João Zeferino da Costa

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João Zeferino da Costa
Retrato de João Zeferino da Costa.jpg
Born August 25, 1840 (1840-08-25)
Rio de Janeiro
Died August 24, 1915 (1915-08-25) (aged 74)
Rio de Janeiro

João Zeferino da Costa (August 25, 1840 – August 24, 1915)[1] was a Brazilian painter and designer.

Life and work[edit]

He began his studies in 1857 at the Academia Imperial de Belas Artes (AIBA) under the direction of Victor Meirelles.[1] While there, he won several awards and was granted a fellowship to study in Europe. In 1869, he went to Rome and enrolled at the Accademia di San Luca, becoming a student of Cesare Mariani.[1] He studied there for three years, winning several more awards, which allowed him to extend his visit for a few more years.[2] Some of his best-known paintings were done during this period.

When he returned to Brazil in 1877, he temporarily replaced Meirelles as the Professor of history painting at AIBA; although his primary position was as a teacher of landscapes, nude figure painting and design at the Escola Nacional de Belas Artes (ENBA).[2] Among his best-known students there were Rodolfo Amoedo, Henrique Bernardelli, Lucílio de Albuquerque and Giovanni Battista Castagneto. In 1879, his works at the General Exhibition of Fine Arts were heavily criticized by Gonzaga Duque, Brazil's first art historian. As a result, he never exhibited publicly again.[2]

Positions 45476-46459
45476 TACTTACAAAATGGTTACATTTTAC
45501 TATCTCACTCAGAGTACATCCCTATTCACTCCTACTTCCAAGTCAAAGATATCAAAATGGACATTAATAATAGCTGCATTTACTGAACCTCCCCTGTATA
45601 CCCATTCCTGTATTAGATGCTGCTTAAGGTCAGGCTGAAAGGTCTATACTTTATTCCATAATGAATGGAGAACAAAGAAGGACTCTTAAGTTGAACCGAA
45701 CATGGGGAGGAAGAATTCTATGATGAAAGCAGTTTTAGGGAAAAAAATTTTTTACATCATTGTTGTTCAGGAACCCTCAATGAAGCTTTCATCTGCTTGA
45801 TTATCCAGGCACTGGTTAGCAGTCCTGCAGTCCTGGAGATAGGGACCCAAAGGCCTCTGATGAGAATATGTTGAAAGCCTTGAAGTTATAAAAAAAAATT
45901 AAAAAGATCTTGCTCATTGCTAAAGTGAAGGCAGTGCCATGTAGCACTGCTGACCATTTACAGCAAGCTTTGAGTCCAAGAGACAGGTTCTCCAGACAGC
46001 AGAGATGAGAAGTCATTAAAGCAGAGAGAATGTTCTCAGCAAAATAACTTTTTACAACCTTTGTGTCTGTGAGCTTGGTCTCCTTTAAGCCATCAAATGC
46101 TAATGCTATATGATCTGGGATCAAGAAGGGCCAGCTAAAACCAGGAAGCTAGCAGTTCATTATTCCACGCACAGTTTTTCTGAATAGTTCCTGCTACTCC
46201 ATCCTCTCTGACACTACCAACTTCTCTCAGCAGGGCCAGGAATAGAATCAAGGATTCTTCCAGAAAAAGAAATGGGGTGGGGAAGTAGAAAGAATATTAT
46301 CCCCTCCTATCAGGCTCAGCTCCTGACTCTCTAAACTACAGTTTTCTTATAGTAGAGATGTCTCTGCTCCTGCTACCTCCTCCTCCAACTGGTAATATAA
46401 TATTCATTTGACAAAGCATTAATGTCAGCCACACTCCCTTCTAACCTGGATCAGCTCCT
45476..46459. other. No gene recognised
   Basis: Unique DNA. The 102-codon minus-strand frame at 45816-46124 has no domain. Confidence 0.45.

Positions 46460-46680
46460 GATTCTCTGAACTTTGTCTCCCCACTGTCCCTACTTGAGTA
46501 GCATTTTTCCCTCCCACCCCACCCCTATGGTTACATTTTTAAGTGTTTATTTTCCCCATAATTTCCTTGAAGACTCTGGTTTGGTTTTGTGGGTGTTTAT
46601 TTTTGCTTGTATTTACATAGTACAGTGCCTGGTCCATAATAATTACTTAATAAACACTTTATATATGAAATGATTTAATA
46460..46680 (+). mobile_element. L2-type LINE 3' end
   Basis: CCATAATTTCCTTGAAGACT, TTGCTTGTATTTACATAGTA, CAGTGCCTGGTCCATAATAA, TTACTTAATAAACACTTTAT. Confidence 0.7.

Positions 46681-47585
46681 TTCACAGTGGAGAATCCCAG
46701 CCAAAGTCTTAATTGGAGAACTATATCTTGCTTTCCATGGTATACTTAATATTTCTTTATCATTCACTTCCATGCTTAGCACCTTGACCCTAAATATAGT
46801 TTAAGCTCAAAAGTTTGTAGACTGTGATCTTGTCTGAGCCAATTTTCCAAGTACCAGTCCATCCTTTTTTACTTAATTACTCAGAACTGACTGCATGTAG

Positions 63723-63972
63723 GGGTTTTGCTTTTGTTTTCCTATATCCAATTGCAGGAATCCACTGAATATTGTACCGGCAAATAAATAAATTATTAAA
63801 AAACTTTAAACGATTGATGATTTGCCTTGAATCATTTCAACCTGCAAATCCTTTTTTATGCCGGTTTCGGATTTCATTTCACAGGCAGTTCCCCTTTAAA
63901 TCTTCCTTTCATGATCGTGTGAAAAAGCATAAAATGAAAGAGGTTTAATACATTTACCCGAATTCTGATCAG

In 1880, Emperor Pedro II (who was impressed by Costa's Italian education) commissioned him to paint murals in Candelária Church which, after a brief trip to Rome for inspiration, were done in collaboration with his students.[1] His rendering of the Virgin Mary surrounded by the Seven Virtues is considered to be his masterpiece.

In 1890, he became a Deputy Director at ENBA. Two years before his death, he was called upon to help restore his murals (already in poor condition after only thirty years), but his hands were so badly twisted by rheumatism that other painters had to be employed to do the work.[2]

He wrote a book, Mecanismos e proporções da figura humana (Mechanisms and Proportions of the Human Figure), which was published the year after his death and presents the essence of his artistic credo.

Selected paintings[edit]


  1. ^ a b c d Itaú Cultural Enciclopédia: Brief biography and criticism.
  2. ^ a b c d Pintoresco: Brief biography

Further reading[edit]

  • Alfredo Galvão, João Zeferino da Costa, sua vida de estudante e a de professor, University of Texas (1973)

External links[edit]